Unemployment hits 673,000 since March but number of workers and vacancies slightly increases in September


THE number of workers who’ve lost jobs since March has hit 673,000 due to the impact of coronavirus but vacancies are up in September.

Office for National Statistics (ONS) estimates for June to August 2020 show an estimated 1.52million people were unemployed – 209,000 more than a year earlier and 138,000 more than the previous quarter.

The unemployment rate reached 4.5% in September

It means the UK’s unemployment rate has risen to 4.5% in the three months to August, up from 4.3% in the three months to July, the Office for National Statistics (ONS) said.

The number of redundancies also continued to increase over the period, while those claiming work-related benefits – both those working with low income or hours and those who are not working – reached 2.7million.

But despite a rise in unemployment over a quarterly basis, on a monthly basis the number of staff on payroll is up by 20,000 in September compared to August, the Office for National Statistics (ONS) said.

Estimates for June to August 2020 show 32.59million people aged 16 years and over in employment, although that’s still 102,000 fewer than a year earlier and 153,000 fewer than the previous quarter.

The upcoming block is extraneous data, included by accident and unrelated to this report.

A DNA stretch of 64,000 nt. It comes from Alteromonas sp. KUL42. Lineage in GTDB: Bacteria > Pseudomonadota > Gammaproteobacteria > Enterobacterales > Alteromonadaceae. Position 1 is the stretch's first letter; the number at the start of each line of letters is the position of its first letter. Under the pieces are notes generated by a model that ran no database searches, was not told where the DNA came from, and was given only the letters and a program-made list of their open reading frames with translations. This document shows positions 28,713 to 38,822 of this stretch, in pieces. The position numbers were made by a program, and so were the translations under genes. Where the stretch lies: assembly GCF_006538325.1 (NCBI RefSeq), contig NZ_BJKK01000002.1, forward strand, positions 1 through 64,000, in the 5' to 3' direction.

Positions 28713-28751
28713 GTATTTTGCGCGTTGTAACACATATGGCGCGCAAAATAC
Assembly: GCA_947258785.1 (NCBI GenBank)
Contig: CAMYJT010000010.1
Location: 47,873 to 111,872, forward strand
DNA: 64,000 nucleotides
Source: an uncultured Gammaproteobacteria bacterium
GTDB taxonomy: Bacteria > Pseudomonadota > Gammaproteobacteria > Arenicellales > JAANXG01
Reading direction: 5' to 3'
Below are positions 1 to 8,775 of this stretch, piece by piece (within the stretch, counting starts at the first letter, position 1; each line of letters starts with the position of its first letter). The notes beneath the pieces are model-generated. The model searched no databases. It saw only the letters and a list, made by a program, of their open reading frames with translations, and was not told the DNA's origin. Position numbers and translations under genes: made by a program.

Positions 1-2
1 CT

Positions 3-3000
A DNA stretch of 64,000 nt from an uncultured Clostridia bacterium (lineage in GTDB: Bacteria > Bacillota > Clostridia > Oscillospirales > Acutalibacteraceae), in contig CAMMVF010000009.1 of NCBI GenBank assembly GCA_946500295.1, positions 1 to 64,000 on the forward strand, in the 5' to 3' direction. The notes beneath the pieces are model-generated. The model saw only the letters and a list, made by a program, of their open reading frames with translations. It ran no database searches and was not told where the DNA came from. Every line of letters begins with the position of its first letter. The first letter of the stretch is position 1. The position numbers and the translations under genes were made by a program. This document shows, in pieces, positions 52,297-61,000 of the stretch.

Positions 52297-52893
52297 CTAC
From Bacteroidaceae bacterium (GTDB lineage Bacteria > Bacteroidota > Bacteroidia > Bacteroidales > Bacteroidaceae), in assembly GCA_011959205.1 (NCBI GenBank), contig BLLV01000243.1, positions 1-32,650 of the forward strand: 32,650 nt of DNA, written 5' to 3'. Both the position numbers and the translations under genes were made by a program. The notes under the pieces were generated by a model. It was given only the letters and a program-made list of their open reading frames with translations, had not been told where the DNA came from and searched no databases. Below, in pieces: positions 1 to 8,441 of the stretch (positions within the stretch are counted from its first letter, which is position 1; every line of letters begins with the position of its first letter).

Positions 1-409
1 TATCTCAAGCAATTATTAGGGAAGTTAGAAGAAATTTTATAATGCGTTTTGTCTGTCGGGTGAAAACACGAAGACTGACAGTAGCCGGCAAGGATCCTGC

Vacancies also showed signs of a recovery, from a record low of 343,000 in April to June, to an estimated record quarterly increase of 144,000 to 488,000 vacancies in July to September.

But they still remain below the pre-coronavirus pandemic levels and are 332,000 (40.5%) less than a year ago.

Annual growth in employee pay in August 2020 was also seen at a rate of 0.8% as employees continued to return to work from furlough.

Wages had been fallen in the months since April when growth was affected by lower pay for furloughed employees, and reduced bonuses.

Jonathan Athow, deputy national statistician at the ONS, said: “Since the start of the pandemic there has been a sharp increase in those out of work and job hunting but more people telling us they are not actively looking for work.

“There has also been a stark rise in the number of people who have recently been made redundant.”

Jeremy Thomson-Cook, chief economist at currency firm Equals Money added: “The wider unemployment rate has ticked higher but remains heavily sedated by the furlough scheme and we expect a push towards the 9% level – a doubling of current unemployment levels – in the coming six to 12 months.”

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